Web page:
I understand the reluctance to change and the economics, where it may be prohibitive to abandon your air cooled data center even if it's getting increasingly challenging to cool it using air. I strongly suspect that we will continue to see air as the primary cooling mechanism for most data center systems and what we are seeing is the demonstration of the use of water or refrigerant cooling in very dense systems in which there is no opportunity to spread out the servers or in systems which will remain very dense from a volumetric perspective and therefore, have no choice but to cool them using liquids. As such, liquid cooling is being used in high performance computing systems, but we're also starting to see systems like this in a lot of artificial intelligence-based applications powered by GPUs with high degrees of power consumption. I've been involved in this industry for 30 years, however I've never seen a time where we had to take liquid cooling more seriously than than.

Q: Do you have any thoughts on the circular economy? Do you think it's something we should take seriously?

A: I have a huge amount of interest in this idea. We have a very successful program focused on sustainable engineering at Villanova. It's one of our most popular master's degree programs, because there's a lot of people who view this as being an absolute imperative in the way we design engineering systems. In the future I think everybody understands that unless we pay attention to the overall cradle to grave engineering of computing systems, we are being short sighted. For example, if we think about a data center as a big box, what we do is we bring in a massive amount of electrical power into that data center, whether we're either getting it off the grid or we have a very large diesel generator set in the backyard which generates electrical power in the case of emergencies. The electricity is used to power the facility and allow the IT operations of that data center.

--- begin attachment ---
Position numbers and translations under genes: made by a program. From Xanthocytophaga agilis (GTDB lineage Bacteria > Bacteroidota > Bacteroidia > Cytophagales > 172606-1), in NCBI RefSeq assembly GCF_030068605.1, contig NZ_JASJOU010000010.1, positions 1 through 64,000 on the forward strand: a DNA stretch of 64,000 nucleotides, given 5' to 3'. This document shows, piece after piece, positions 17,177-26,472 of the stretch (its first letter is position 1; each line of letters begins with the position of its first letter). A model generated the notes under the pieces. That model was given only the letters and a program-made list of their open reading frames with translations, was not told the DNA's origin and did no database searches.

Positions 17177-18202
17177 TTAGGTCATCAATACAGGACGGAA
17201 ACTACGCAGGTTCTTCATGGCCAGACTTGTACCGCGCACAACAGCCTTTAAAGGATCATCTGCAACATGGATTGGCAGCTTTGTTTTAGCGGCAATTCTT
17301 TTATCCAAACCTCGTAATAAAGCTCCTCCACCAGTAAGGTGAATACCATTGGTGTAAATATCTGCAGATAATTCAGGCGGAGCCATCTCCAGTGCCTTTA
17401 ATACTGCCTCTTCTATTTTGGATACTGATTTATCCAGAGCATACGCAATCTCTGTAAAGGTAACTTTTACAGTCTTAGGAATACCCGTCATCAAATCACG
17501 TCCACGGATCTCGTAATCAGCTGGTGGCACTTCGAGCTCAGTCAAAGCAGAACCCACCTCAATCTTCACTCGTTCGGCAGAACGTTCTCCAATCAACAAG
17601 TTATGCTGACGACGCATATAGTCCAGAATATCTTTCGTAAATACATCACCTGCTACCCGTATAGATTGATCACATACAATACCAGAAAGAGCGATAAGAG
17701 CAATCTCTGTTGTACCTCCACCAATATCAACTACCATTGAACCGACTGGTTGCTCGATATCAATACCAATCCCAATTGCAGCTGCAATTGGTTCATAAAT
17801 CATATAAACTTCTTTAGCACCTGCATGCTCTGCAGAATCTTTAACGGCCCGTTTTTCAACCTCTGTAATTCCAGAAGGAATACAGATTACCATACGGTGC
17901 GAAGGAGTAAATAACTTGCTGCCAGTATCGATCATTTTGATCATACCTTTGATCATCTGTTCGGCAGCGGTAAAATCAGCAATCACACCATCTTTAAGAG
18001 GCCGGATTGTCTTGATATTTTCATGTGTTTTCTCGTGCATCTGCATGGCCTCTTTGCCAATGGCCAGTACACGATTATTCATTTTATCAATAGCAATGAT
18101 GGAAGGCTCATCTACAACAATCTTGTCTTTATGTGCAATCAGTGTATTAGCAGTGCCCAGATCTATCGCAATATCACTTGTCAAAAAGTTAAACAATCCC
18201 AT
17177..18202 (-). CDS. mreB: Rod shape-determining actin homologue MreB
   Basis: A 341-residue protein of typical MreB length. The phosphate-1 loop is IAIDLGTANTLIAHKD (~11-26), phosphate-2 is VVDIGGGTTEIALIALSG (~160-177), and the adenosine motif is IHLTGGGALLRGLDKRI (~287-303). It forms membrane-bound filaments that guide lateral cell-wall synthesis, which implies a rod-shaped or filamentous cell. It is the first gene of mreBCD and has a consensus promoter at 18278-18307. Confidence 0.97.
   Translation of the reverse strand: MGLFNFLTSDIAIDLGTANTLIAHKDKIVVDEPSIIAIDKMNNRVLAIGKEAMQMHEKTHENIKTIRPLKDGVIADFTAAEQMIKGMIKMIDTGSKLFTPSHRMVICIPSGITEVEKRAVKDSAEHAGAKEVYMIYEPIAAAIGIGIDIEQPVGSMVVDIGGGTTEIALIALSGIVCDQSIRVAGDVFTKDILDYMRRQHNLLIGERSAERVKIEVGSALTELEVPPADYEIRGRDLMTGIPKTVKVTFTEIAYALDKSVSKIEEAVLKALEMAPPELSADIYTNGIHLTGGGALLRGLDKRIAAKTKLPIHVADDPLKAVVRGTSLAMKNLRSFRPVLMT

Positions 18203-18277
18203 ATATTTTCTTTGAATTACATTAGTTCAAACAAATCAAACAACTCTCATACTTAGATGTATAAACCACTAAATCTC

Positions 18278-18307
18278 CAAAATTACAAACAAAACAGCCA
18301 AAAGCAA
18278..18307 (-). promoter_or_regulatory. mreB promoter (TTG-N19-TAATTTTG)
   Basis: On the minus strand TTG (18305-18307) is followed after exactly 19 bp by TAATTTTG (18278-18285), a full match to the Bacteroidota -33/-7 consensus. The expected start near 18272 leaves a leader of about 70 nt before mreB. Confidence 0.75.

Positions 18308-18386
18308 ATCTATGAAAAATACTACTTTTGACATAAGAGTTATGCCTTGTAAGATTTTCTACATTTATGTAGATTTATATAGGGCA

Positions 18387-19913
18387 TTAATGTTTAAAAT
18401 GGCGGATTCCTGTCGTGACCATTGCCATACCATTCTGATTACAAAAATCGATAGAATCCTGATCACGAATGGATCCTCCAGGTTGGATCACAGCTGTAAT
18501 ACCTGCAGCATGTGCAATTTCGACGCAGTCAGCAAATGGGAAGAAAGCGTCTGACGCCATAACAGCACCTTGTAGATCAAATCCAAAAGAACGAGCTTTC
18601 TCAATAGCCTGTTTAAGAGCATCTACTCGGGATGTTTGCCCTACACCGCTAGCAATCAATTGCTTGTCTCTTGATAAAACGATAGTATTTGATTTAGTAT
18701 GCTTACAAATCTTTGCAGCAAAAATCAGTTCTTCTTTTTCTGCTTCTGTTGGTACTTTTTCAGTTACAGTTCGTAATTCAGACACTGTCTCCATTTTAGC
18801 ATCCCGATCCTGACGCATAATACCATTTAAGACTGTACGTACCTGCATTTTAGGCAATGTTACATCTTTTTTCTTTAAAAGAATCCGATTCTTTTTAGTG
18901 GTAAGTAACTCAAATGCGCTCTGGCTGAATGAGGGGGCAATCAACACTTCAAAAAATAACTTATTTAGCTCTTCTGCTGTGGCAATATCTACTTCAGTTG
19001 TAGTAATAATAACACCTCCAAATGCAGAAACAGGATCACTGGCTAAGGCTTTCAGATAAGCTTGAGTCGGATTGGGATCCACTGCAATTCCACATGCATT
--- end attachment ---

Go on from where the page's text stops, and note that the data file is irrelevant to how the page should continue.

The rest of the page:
I would say 98% of that electrical power, eventually becomes heat. That is a thermodynamic principle and it's always been a little bit astounding to recognize that almost 100% of the electrical power that comes into a data center eventually is dissipated as heat. If we make no attempt to recover that heat, what we're doing is contributing to environmental pollution and global warming.

Is it possible to reuse some of that waste heat? Is it possible to harvest, or capture some of that waste heat and put it to good use? The conversion of waste heat is part of a project which we are contributing to from our research center and is closely related to the idea of circularity. One of the unfortunate things we have found is, the heat that we are capturing and harvesting is very low temperature. At most the temperature of air which is leaving a data center as a result of being heated from the electronic equipment is 80 degrees celsius.

This is a pretty low temperature in order to try to do anything with it, such as generating electrical power or converting it to cooling, which are two common paths that you'd like to be able to take. On the one hand, we have massive amounts of wasted heat but on the other hand, the wasted heat is relatively low quality and difficult to use.

Nonetheless, I think if we're really serious about having a kind of a green data center in the truest sense, we have to find ways in which we can reduce this thermal waste. One way you could do it is by co-locating your data centers in the vicinity of other buildings or structures that could use some of that heat in order to be able to perform their functions. In the power industry, this concept is called co-generation. I would propose that we adopt the concept of co-generation in the data center industry. Can we develop an intermediate bio-chemical process that would store wasted energy, and then reconvert that wasted energy in a way which would assist some primary technology? There's a lot of individuals working on energy storage out there and almost everybody is discovering, of course, that the most optimal path for energy storage isn't mechanical, it is usually chemical. It’s the energy in chemical bonds, it’s the ability to form chemical bonds and break chemical bonds. We need a fresh perspective to ‘get over the hump’.

Alfonso will join us at DCD>New York on March 31 - April 1, to present on: “Will 'waste-to-energy' power the 2030 data center?”